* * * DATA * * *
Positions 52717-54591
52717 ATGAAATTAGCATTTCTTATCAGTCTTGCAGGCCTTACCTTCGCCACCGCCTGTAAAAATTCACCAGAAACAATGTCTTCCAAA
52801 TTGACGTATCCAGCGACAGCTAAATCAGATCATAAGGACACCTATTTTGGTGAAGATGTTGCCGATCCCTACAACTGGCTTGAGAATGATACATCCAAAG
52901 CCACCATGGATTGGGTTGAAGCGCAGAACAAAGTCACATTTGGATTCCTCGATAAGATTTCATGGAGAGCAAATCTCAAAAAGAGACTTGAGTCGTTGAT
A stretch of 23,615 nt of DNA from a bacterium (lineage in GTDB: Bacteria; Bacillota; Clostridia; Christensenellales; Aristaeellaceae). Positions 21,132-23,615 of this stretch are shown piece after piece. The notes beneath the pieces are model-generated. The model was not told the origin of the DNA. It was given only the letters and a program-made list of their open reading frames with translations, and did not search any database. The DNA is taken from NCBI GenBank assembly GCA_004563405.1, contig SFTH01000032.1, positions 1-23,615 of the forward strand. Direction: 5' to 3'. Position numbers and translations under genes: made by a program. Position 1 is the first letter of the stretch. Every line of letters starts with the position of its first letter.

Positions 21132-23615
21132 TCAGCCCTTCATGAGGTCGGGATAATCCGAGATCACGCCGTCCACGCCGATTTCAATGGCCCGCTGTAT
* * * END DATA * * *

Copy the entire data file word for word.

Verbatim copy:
Positions 52717-54591
52717 ATGAAATTAGCATTTCTTATCAGTCTTGCAGGCCTTACCTTCGCCACCGCCTGTAAAAATTCACCAGAAACAATGTCTTCCAAA
52801 TTGACGTATCCAGCGACAGCTAAATCAGATCATAAGGACACCTATTTTGGTGAAGATGTTGCCGATCCCTACAACTGGCTTGAGAATGATACATCCAAAG
52901 CCACCATGGATTGGGTTGAAGCGCAGAACAAAGTCACATTTGGATTCCTCGATAAGATTTCATGGAGAGCAAATCTCAAAAAGAGACTTGAGTCGTTGAT
A stretch of 23,615 nt of DNA from a bacterium (lineage in GTDB: Bacteria; Bacillota; Clostridia; Christensenellales; Aristaeellaceae). Positions 21,132-23,615 of this stretch are shown piece after piece. The notes beneath the pieces are model-generated. The model was not told the origin of the DNA. It was given only the letters and a program-made list of their open reading frames with translations, and did not search any database. The DNA is taken from NCBI GenBank assembly GCA_004563405.1, contig SFTH01000032.1, positions 1-23,615 of the forward strand. Direction: 5' to 3'. Position numbers and translations under genes: made by a program. Position 1 is the first letter of the stretch. Every line of letters starts with the position of its first letter.

Positions 21132-23615
21132 TCAGCCCTTCATGAGGTCGGGATAATCCGAGATCACGCCGTCCACGCCGATTTCAATGGCCCGCTGTAT